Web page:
We can't remember exactly when or where we met them, but it was most likely in the early 2000s at the Bighorn Wild & Scenic Trail Runs or the Leadville 100-miler. We lived in Montana at the time and they were in Colorado.

Bighorn '07 at packet pickup (above) and Matt checking his time as he 
ran into the Dry Fork aid station (below).   (6-14 and 6-15, 2007)

Matt ran a lot more races than either Jim or I did. You can see a list of many (not all) of the races he ran, as well as his times and rankings, at this UltraSignup link.

Jim ran a lot of those events, too, but not always the same year as Matt, so we don't have photos of Matt at the majority of the races he ran. I'm including in this entry some of the shots I got of him from several different races around the country.

Running toward the Leatham Hollow aid station at the 2010 Bear 100 in Utah

Matt's devoted and equally fun-loving wife of 43 years, Anne, is in many of these pictures, too. I doubt she ever missed any of his ultra-distance races, especially the 100-milers and 24- to 48-hour events.

Anne was very dedicated to crewing Matt during those very long events. Many were run on remote mountain trails where she'd drive from one aid station to the next on dirt forest roads and wait hours for him to come in so she could get him whatever he needed to keep going.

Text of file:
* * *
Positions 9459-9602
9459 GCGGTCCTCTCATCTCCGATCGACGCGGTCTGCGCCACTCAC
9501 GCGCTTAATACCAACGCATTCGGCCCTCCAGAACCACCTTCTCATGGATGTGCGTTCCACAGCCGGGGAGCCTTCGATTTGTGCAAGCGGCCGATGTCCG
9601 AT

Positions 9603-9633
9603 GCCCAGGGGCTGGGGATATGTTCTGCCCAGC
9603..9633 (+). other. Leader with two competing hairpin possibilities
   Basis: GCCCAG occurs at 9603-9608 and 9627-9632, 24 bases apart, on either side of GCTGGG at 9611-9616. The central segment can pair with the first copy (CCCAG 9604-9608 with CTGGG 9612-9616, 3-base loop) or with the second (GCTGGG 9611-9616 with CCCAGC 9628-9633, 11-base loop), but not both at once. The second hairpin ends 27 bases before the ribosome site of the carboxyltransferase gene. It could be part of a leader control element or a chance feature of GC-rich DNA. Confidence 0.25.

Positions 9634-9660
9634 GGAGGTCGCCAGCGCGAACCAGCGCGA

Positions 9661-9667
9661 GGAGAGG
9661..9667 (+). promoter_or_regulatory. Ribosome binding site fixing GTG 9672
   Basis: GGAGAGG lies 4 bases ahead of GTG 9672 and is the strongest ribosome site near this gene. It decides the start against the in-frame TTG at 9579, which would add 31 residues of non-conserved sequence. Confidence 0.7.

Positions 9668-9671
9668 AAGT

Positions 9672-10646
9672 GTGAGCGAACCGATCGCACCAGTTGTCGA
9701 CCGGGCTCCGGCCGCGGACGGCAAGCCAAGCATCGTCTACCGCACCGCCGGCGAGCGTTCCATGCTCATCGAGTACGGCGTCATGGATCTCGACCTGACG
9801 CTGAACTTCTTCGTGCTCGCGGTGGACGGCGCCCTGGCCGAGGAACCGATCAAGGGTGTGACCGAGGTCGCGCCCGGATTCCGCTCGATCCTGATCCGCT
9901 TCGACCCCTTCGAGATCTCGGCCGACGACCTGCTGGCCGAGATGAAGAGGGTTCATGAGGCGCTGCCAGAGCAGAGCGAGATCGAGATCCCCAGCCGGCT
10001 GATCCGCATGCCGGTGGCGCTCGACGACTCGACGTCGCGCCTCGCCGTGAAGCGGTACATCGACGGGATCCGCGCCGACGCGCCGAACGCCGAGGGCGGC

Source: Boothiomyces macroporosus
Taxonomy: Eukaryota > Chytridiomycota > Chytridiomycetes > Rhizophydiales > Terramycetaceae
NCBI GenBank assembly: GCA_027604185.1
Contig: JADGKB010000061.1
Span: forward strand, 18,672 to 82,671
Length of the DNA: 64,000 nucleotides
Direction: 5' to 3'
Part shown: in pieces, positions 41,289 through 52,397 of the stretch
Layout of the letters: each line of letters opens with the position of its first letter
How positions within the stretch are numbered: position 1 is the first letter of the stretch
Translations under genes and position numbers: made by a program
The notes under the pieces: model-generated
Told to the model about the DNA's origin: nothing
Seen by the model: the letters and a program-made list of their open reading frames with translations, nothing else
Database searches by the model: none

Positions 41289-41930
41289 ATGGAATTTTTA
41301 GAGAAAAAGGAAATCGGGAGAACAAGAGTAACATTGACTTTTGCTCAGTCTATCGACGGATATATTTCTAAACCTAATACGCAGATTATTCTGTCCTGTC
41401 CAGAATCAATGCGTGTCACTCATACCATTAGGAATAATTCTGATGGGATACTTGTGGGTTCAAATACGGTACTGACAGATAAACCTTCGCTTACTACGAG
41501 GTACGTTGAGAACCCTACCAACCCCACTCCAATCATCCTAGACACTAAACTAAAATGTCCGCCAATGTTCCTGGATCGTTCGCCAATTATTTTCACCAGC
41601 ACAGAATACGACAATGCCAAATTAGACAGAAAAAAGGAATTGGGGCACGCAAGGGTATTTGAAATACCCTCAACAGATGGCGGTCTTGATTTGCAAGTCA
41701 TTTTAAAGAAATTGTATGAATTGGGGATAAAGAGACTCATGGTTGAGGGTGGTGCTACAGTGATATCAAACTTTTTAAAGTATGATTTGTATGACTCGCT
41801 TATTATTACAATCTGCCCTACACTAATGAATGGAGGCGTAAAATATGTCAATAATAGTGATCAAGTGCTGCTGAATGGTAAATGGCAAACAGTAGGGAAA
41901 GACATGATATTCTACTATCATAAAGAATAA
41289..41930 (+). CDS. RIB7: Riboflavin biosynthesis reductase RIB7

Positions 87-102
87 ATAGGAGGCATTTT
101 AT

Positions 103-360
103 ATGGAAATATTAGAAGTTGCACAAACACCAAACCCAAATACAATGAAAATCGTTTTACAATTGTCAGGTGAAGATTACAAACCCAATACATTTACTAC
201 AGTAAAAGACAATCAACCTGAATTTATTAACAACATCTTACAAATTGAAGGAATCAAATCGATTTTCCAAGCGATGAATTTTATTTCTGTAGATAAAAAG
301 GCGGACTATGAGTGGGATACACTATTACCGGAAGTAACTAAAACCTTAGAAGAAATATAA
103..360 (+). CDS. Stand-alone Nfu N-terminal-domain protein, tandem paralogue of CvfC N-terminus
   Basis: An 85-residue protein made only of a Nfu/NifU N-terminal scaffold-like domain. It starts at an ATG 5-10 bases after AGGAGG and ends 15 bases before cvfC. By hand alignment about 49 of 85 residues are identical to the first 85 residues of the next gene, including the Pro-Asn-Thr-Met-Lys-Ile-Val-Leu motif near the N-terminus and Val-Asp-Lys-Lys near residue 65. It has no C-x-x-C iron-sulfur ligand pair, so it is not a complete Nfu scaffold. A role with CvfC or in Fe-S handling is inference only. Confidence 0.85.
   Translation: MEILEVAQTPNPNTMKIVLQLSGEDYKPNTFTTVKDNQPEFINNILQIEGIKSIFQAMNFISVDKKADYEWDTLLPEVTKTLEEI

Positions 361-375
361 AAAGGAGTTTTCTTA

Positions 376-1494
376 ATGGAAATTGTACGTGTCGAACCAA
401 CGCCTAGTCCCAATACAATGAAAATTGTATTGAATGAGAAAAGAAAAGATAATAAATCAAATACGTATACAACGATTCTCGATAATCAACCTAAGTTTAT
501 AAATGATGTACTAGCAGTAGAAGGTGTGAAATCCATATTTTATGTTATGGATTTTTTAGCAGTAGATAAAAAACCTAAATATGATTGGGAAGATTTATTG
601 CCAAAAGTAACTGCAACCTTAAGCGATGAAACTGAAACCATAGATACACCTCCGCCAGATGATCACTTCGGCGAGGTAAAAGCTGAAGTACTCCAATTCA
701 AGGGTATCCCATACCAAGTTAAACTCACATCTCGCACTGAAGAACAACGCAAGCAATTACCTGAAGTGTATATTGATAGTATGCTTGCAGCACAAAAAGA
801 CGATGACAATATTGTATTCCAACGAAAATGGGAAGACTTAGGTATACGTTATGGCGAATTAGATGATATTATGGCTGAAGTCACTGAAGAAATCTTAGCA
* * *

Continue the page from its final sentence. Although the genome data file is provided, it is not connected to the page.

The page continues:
Anne waits for Matt to come into the Twin Buttes aid station at the 2011 Bighorn
100-miler, when the route was changed due to heavy snow at higher elevations. (6-17-11)

Anne runs out of that aid station with Matt for a little bit, probably to see how
he's feeling and to get an idea of what he'll need at the next aid station.

While waiting for Matt at aid stations Anne usually helped other runners get in and out as quickly as possible, assisted the volunteers, and socialized with other crew members.

Here are some more memories from various races:


Jim, Anne, and Matt at the December 29 start at Nardini Manor (there were several 24-hour starts).



Jim, Matt, and Ann before the race began at Nardini Manor in metro Phoenix.  (12-29-08)




That deer-in-the-headlights look!  (2-5-11)



Pre-race dinner (Matt facing camera in gray shirt, Ann in pale yellow shirt,
and Jim to the right in gray shirt with arms crossed)  (4-3hb-09)

Matt running up toward the timing table after one of his 20-mile loops  (4-4-09)



Diane Van Deren and Matt check out the course map before the race.  (6-18-09)

Above and below:  Anne and Matt nearing Dry Fork aid station; I saw Matt there a lot of